What Is Microneedling? 2 Dermatologists Explain

They say beauty is pain, but how far are you willing to go in the name of good skin? Microneedling, a trendy skin-care treatment where — yup — tiny needles are applied to the face, might make you ponder that question a little harder. It's one thing to consider yourself an expert in at-home skin care; building out a multistep routine that actually works is an accomplishment worth celebrating. But once you step inside a dermatologist's office, it's a whole different ball game. Professional treatments are typically more potent and invasive, leading to steeper costs and more "extreme" application methods. On those fronts, microneedling is one worth talking about.

But what does microneedling do, you ask? Like any skin-care treatment, it has its nuances, pros, and cons. It also has a long list of potential benefits (i.e., reducing acne scars and signs of aging) that make it a celebrity go-to. But before taking the plunge, you might be looking to gather as much information as possible. What is microneedling, and is it really worth the hype (and the price)? Are the at-home tools just as good? And, is microneedling worth it, really?

We reached out to dermatologists Joshua Zeichner, MD, and Dhaval Bhanusali, MD, to answer our burning questions. Keep reading for the ultimate guide to microneedling.

What Is Microneedling?

In the most basic terms, microneedling procedures involve applying tiny needles to the skin. "The needles penetrate into the skin, creating a controlled wound and taking advantage of the skin's ability to heal itself afterward," Dr. Zeichner tells POPSUGAR. In other words, these small wounds — known as "microinjuries" — trigger the body to create new collagen. This is why microneedling is also called Collagen Induction Therapy.

How Does Microneedling Work?

When it comes to the application method (and who's behind the device), you've got options. Both Dr. Zeichner and Dr. Bhanusali note that aestheticians can perform microneedling treatments, but they're limited to the superficial improvements you might also achieve with at-home tools. Board-certified dermatologists, on the other hand, are able to perform treatments that penetrate deeper into the skin — and use it to maximum efficiency. "In our clinics, we [can] combine microneedling with a laser treatment as a combo, getting both deep and superficial improvement for patients," Dr. Bhanusali says.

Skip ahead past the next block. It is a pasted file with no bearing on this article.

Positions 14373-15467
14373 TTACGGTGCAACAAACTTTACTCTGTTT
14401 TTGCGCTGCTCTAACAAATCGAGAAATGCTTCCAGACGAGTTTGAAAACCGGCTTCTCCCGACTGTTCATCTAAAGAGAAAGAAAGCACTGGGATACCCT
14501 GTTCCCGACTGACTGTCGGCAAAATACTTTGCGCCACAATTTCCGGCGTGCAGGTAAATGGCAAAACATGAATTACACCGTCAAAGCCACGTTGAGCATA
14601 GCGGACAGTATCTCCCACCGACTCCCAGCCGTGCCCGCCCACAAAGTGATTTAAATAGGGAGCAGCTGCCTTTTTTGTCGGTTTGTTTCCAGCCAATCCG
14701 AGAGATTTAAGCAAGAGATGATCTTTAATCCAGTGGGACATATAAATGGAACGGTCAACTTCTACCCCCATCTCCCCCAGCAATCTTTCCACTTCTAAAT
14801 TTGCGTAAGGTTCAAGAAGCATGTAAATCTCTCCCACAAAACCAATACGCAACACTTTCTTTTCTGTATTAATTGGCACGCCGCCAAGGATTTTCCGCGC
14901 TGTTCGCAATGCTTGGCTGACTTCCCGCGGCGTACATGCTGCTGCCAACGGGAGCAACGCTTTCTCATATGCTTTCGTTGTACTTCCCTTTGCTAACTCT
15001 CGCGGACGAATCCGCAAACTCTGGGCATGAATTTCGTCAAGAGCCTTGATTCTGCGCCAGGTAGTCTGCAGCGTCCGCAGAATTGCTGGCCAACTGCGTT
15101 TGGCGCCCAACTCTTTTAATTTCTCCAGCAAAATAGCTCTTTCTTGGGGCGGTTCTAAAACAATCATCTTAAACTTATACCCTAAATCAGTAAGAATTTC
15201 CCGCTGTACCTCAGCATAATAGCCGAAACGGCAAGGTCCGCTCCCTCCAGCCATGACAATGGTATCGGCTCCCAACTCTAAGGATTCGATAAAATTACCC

The Benefits of Microneedling

Collagen is key when it comes to microneedling. The amount that's produced can minimize the appearance of fine lines, wrinkles, and acne scars, making it a popular choice for a variety of people. It can also address hyperpigmentation and improve the skin's overall tone and texture. But that's not all. Dr. Bhanusali looks to microneedling to treat scars on darker skin types, too. "Many lasers aren't appropriate due to risk of complication," he says.

How Much Does Microneedling Cost?

If you're planning on visiting a dermatologist for your microneedling treatment, it'll most likely be performed with a pen-like device that punctures the outer layer of the skin in a stamping motion. Some options even include adding energy-based radiofrequency to tighten the skin. The cost can vary based on a number of factors — location and intensity, for example — but typically runs between $500 and $1000 per treatment.

Does Microneedling Hurt and Is Microneedling Safe?

This depends on your pain tolerance level. Technically, you can get microneedling done on your lunch break, but downtime and healing depends on the intensity of your treatment. The skin will be inflamed and resemble a sunburn afterward. It can take up to a week to fully heal. "While the risks are minimal, any procedure creating open or raw skin may put you at risk for infection or scarring," Dr. Zeichner says.

Do at-Home Microneedling Treatments Work?

With all of this in mind, you might be wondering how at-home treatments — i.e., dermarollers and patches — compare, and whether or not they're safe. Both dermatologists agree that the improvements are modest and superficial, but they do work. "They are great in a pinch, but in the office, we are able to achieve better results with more aggressive and deeper treatments." Dr. Bhanusali says.

As for safety, Dr. Zeichner recommends being mindful of your skin's condition first: "Make sure you are applying [those treatments] to healthy, noninfected skin. Use roller devices cautiously as you do not want to put any tugging or tension on the skin."

Are Microneedling and Vampire Facials the Same?

It might sound like microneedling will leave your skin covered in blood (à la Kim Kardashian), but that's actually not the case. "Vampire" or Platelet-Rich Plasma (PRP) facials are responsible for those photos, where blood is drawn from the arm, the platelets are separated, and then are reinjected into the skin. Although this can be performed without microneedling, the treatments are often done together, taking advantage of the open channels created by puncturing the skin with needles.

Microneedling Before-and-After Photos

Microneedling Results

Results are typically seen within a few weeks (or four to six weeks for scar treatments), and even just one treatment can be effective. "Many experts agree that a single treatment will give about a 25 percent improvement of skin tone and texture," Dr. Zeichner says. For optimal results, rejuvenation purposes, or scars, more treatments can be necessary.